The Portland Peninsula and Island Parishes
Homily for the
Second Sunday in Ordinary Time
Reverend Kyle L. Doustou
January 15, 2017
There’s a story that has been told by some that, during the Civil War, a group of ministers had invited Abraham Lincoln to join them at a prayer breakfast. Of course the realities of the war were weighing on everyone’s minds, and so it happened during the course of the event that one of the ministers purportedly said to him, “Mr. President, let us pray that God is on our side.” The President was silent for a moment...perhaps to think, perhaps caught up in the seriousness of the situation, perhaps even to pray...but then, breaking his silence, he said candidly, “Sir, my concern is not whether God is on our side...my greatest concern is to be on God’s side.”
Whether or not this conversation actually took place is neither here nor there, but it certainly puts into words one of the great struggles that does plague the human soul: how do we know if we’re actually serving God or really just serving ourselves? How do we know if we’re on “God’s side” as opposed to just setting up a side of our own? How do we know if what we will is truly what God wills? The temptation for us here, as people of faith, is to spend our whole lives trying to figure out what’s going on in the divine mind of God, trying to figure out His will as if it were some cosmic puzzle for us to put together. 99.9999% of the time this will prove to be fruitless...we will just end up frustrated and discouraged, and our spiritual lives will become stagnant as we hesitate to do anything unless we know for sure that God’s wills it: I won’t go to the seminary unless I know for sure God wants me to be a priest; I won’t marry this man unless I know for sure God’s wills it to be; I won’t go on that mission trip, or take that new job, or do anything of importance unless God makes it perfectly and abundantly clear that it’s His will. Certainly the goal of the Christian life is to place ourselves before the presence of God in radical openness and cry out as we did in our Psalm today, “Here am I, Lord; I come to do your will!” but how can we do what so easily evades or is unknown to us?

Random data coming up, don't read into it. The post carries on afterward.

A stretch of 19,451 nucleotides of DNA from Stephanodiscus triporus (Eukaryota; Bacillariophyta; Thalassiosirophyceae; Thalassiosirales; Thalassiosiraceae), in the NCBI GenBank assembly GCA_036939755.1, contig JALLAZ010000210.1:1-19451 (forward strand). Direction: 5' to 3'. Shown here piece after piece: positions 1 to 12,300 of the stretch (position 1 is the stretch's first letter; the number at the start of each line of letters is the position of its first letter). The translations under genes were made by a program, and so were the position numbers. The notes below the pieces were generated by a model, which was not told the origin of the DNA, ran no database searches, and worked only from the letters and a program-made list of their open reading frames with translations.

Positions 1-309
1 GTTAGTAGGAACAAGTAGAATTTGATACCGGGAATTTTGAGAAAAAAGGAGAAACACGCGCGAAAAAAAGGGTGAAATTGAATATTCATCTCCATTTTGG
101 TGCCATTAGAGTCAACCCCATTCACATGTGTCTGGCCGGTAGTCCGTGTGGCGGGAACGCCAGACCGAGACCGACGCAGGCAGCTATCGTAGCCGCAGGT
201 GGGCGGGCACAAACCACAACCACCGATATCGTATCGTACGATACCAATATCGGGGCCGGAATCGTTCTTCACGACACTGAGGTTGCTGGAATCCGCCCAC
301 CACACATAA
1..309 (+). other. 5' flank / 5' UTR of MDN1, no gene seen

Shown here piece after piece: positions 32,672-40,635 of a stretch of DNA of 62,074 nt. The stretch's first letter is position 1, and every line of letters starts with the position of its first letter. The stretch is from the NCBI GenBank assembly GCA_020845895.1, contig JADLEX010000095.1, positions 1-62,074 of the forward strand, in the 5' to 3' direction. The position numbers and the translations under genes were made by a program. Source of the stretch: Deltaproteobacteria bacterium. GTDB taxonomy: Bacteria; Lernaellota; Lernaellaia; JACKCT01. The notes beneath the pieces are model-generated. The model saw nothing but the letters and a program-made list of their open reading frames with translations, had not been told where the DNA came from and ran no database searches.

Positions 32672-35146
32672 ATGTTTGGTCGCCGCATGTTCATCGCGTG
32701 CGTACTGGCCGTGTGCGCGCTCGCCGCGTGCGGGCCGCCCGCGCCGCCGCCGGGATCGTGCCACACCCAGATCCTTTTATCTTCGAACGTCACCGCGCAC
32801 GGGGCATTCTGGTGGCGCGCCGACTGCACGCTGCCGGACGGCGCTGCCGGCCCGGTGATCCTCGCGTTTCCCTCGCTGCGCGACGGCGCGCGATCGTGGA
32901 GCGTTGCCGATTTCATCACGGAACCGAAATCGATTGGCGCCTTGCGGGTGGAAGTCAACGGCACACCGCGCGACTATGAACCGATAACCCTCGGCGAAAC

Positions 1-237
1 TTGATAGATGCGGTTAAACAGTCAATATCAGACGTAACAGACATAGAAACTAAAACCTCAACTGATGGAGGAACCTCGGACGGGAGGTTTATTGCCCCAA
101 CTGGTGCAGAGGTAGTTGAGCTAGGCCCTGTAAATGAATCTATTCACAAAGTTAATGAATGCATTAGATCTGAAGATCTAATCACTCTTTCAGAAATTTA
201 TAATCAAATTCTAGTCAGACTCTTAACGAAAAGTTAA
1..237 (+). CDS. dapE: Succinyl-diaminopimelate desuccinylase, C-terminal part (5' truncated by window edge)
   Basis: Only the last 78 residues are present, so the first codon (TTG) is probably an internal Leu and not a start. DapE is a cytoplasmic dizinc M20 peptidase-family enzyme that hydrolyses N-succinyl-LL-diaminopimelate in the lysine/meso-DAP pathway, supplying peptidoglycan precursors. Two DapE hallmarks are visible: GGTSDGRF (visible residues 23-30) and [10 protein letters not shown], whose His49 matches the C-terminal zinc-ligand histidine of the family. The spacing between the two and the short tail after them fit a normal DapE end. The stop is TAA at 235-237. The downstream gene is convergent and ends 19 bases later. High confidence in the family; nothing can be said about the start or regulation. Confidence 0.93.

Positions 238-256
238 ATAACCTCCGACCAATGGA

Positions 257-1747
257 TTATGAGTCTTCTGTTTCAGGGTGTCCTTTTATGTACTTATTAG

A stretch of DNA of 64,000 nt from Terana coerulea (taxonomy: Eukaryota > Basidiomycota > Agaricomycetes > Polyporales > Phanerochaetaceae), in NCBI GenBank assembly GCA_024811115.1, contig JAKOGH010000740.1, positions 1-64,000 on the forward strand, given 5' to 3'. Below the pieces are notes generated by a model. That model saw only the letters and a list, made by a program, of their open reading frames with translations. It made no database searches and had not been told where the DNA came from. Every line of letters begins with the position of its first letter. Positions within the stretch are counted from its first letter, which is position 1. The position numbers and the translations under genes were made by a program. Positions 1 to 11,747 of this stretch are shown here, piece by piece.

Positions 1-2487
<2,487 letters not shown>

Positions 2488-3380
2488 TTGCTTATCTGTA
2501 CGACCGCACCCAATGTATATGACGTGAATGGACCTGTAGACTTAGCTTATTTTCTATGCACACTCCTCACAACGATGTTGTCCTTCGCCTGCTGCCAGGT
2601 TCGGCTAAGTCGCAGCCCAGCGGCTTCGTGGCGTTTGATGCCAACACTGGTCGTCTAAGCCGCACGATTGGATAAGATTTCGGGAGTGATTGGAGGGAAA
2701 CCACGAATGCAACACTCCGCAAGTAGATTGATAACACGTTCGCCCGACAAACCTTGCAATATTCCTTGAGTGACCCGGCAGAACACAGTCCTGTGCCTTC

It was St. Augustine who, in my opinion, gave the best piece of advice to those struggling with knowing and doing the will of God. In one of his great sermons, he said: “Once and for all, I give you this one short command: love, and then do what you will.” It seems like a reckless thing to say, doesn’t it? It’s as if Augustine is giving permission for us to shirk the will of God and to simply run off into the sunset doing whatever we want. But far from doing this, Augustine is bringing us to understand that knowledge of God’s will doesn’t come from trying to get into His mind, but rather by allowing Him to get into our hearts. Jesus Christ boiled down the whole of God’s law to two commandments: that we love the Lord our God with all our hearts, minds, souls, and strength, and that we love our neighbor as ourselves. Now of course there is a lot contained in these commandments – our adherence to the natural moral law, the teachings of the Church, the avoidance of sin, living a life of virtue, etc. – but what Augustine is getting at here is that if we have fulfilled these commandments, if we have loved, then it follows necessarily that we have both known and accomplished the will of God. God’s absolute and perfect will has been made known to us by means of revelation – through Holy Scripture and though Sacred Tradition – and thus if we can live our lives in accordance with these realities and thus enter into true love for God and neighbor, God’s will for us – a will that ultimately is ordered towards our salvation – has been accomplished. And it is from this, and only from this, that Augustine can tell us, “and then do what you will.” Think of the amazing freedom we have here: so long as our lives are conformed to these two commandments and all they contain, you and I are radically free to choose how we will live! Thus discerning God’s will has less to do with trying to figure out His plan, and more about figuring out whether we are truly living in the freedom that comes from loving Him. And that’s where the real work of the Christian life is to be found: getting very serious about true and real love.
God created us in freedom and He created us with a will that is free, and His permissive will allows us to exercise this freedom for good or for evil. And He wants us to exercise our free will to grow closer to Him, to love and know what is true, and good, and beautiful...but He doesn’t want us to do so according to some master plan He’s mapped out that we’ve somehow figured out. He wants us to be radically free, and as long as we have truly loved Him and our neighbor, we can indeed do whatever else we will. We can climb Mt. Everest, open a business, become a priest, marry the person of our dreams, and on and on and on. “Let the root of love be in you,” Augustine goes on to say, “nothing can spring from it but good.”
God cares about every second of your life, and every little detail of it. And He knows perfectly and absolutely the best way for you to spend every moment. His particular plan for you, the only plan He has, is that you will take every moment as an opportunity to love Him and your neighbor as fully as possible. The best decisions in life for us, the right way to go, fulfilling God’s plan for us, will always be those things that lead us to deeper and greater love. That’s where the work of discernment takes place...and this is how we know if we’re doing the will of God. Let us pray at this Holy Mass for the grace to see how very free we are and then for the strength to use this freedom to become one of will with our good God.